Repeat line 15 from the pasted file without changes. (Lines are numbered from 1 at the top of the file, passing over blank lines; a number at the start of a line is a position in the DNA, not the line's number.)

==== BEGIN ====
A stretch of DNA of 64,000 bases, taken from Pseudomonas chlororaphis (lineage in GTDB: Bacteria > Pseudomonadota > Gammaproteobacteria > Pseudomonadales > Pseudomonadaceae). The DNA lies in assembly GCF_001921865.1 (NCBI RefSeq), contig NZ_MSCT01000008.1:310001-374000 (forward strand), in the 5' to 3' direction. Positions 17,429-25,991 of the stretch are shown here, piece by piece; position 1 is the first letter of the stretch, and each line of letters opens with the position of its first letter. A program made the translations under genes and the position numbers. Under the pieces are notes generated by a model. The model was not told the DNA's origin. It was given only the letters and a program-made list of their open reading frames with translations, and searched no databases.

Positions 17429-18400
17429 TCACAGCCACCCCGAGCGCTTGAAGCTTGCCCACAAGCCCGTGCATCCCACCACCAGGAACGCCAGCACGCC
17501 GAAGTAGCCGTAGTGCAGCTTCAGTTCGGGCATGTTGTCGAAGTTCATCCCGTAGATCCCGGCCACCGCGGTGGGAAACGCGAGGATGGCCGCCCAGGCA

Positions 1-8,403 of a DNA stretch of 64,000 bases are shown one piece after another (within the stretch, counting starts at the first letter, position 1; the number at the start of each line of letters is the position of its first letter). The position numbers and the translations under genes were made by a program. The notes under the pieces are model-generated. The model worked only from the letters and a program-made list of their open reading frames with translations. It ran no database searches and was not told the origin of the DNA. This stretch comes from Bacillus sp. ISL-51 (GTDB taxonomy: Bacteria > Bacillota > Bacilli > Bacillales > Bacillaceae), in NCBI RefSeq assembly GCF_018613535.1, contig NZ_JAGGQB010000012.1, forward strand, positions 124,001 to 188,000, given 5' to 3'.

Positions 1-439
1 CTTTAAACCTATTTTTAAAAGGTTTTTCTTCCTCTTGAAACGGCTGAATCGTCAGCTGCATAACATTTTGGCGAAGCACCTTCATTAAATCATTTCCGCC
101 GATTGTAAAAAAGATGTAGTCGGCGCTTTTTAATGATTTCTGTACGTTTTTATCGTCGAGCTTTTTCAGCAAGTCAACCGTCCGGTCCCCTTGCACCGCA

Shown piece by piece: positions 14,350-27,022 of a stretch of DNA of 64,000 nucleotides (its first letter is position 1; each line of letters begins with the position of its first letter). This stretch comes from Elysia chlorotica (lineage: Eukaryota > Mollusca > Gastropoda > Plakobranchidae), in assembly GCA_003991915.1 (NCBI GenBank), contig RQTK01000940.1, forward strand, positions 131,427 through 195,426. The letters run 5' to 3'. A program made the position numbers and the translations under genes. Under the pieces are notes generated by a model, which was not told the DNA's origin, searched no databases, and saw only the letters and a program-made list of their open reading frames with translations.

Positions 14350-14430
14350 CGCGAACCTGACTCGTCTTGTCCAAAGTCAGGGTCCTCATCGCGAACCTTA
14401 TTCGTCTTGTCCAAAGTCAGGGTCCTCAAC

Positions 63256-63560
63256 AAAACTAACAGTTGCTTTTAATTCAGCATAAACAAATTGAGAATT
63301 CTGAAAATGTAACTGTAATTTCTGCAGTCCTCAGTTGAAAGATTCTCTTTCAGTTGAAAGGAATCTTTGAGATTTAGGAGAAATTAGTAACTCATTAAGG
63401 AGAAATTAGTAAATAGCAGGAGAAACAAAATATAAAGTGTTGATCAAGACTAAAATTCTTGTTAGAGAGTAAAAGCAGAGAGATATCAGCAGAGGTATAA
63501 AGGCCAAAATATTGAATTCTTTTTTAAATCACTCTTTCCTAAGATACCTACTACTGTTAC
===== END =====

63301 CTGAAAATGTAACTGTAATTTCTGCAGTCCTCAGTTGAAAGATTCTCTTTCAGTTGAAAGGAATCTTTGAGATTTAGGAGAAATTAGTAACTCATTAAGG